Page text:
Hunger Management: Unfortunately, hunger is a normal part of being in a calorie deficit. But you shouldn’t be starving, nor should you be constantly thinking about food or when your next meal is going to be.
Considering this, and as we know hunger can be a challenge for many eating in a calorie deficit for weight loss, today we’ll go over a handful of easy-to-implement strategies to help keep hunger to a minimum.
Some of them are based on the type of food you are eating or on beverage consumption around meal times. And others are based on lifestyle habits that can dramatically improve your results. Keep in mind that none of these strategies in isolation will cause you to lose fat if you aren’t in a calorie deficit; rather, these strategies will make fat loss significantly more manageable and sustainable.
1 – Prioritize Protein.
As higher protein intakes have been shown to increase satiety, this is recommendation #1 (finding the intake strategy that works best for you and your unique lifestyle/ circumstances is key).
By consuming more of your calories in protein (as lean meats/ meat alternatives and/ or high protein plant foods), your hunger levels can be reduced substantially, even if you are still lowering your calories in order to lose weight. Because protein’s anti-hunger effects are pretty transient, trying to consume plenty of protein spread through most of your daily meals is a better idea than simply eating the extra protein in one or two meals.
2 – Focus on Veggies and Fruits.
Veggies and fruits (especially fresh ones) generally have a significant amount of fibre and water. This makes them both low in calories and very voluminous. Their high volume takes up a lot of space in our GI tract, pushing up against it and helping to signal our brain that we are full.
Eating more of our calories as veggies and fruits provides us with so many health & vitality boosting benefits, but it also reduces hunger and can notably help us stay on track with our intake goals.
3 – Drink Ample Fluids.
Studies show that drinking water as well as eating water-rich foods (such as produce – as mentioned above – or soup) before a meal can help address cravings that come up and decrease how much we eat during the meal. Additionally, ensuring we’re well hydrated can help prevent headaches, which can lead to stress eating and other less-desirable habits.
When sitting down to eat, drinking a few glasses of water and/or starting with a water-based appy if appropriate is a good practice and encouraged to provide some satiety before eating the main meal.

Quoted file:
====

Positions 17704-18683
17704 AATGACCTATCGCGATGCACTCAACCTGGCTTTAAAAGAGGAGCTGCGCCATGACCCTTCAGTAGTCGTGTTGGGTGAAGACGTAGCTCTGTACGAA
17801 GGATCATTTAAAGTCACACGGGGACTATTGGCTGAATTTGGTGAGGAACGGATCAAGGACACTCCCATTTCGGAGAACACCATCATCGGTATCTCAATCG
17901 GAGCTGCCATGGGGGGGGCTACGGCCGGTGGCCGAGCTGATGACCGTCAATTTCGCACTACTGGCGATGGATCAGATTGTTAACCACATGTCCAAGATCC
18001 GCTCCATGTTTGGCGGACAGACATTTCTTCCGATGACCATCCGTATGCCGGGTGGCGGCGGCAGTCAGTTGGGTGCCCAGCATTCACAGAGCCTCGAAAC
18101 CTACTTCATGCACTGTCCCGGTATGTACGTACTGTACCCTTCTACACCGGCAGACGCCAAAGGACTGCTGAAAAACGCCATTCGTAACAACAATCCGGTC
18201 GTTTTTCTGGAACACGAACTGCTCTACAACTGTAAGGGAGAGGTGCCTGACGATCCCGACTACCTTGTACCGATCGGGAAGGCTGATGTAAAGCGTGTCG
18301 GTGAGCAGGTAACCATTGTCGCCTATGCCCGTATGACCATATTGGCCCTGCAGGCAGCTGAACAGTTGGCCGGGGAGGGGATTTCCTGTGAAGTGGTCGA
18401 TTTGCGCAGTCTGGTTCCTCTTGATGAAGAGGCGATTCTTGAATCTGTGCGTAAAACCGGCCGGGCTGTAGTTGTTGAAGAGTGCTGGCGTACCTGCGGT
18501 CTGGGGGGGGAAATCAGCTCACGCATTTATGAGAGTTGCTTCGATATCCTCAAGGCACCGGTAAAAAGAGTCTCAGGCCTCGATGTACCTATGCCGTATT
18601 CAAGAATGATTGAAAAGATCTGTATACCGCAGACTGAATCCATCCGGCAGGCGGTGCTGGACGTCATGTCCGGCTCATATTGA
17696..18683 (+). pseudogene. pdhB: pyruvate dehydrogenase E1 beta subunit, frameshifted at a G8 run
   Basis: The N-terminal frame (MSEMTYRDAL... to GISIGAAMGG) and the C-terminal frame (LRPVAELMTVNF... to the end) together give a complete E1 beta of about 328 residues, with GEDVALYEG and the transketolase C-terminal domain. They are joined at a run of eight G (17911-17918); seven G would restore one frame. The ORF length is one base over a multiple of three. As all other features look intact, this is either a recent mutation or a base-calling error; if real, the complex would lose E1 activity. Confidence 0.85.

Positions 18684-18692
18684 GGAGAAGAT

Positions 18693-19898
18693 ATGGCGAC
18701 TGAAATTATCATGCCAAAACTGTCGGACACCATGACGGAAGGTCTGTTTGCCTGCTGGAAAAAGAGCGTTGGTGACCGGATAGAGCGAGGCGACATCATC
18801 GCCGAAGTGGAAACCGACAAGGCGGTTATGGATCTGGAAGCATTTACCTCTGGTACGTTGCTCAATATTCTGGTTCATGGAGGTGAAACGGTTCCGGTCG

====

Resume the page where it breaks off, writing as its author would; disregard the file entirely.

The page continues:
4 – Go Easy on Saturated Fats and Sugars.
People eat more tasty foods than bland foods, so over-consumption tends to be easier in the face of them. Almost every kind of junk food is loaded with saturated fats and sugars which taste very good to us. And it stands to be true that fats and sugars are very energy dense… they pack a lot of calories per bite… so can have a significant impact on our overall calorie consumption.
Processed foods usually have the highest amount of saturated fats and sugars, AND they are designed to be as delicious as technology will allow. Case in point – if you are on a weight loss plan and you are cutting calories, starting with cuts to mostly processed foods high in saturated fats (fatty meats/ meat substitutes and dairy, most junk food) and sugars (non-diet sodas, juices, desserts, most junk foods) not only reduces calories very effectively, it can make you crave those calorie-dense foods less.
5 – Try Not to Eat Out of Boredom.
Occasionally eating for reasons other than true hunger can be healthy (such as sharing a tasty meal with friends and loved ones and not paying close attention to your hunger cues – this happens to most of us at some time or another).
But if you rely on food as a big source of entertainment and comfort, you are going to pile on the calories pretty quickly and this is not a healthy coping strategy in general. It can quickly lead to feelings of guilt around eating, which is never desirable.
By making sure you are cultivating some combination of engaging relationships and/ or activities that create a full life (including friends, family, hobbies, career etc.), you reduce eating to just something you usually have to do that pulls you away from what you really like, rather than something you really like that pulls you away from something you have to do.
Implementing these strategies will make losing weight and achieving your body comp goals significantly easier, more enjoyable, and sustainable in the long term.
That said, remember, hunger is a normal part of the process. You should not be starving or ravenous, but a little hunger is actually a good sign because it means you’re in a calorie deficit and burning body fat.
Use these strategies (and develop your own along the way) to mitigate hunger as much as possible. But always keep in mind that a bit of hunger is not an emergency; it is part of the process.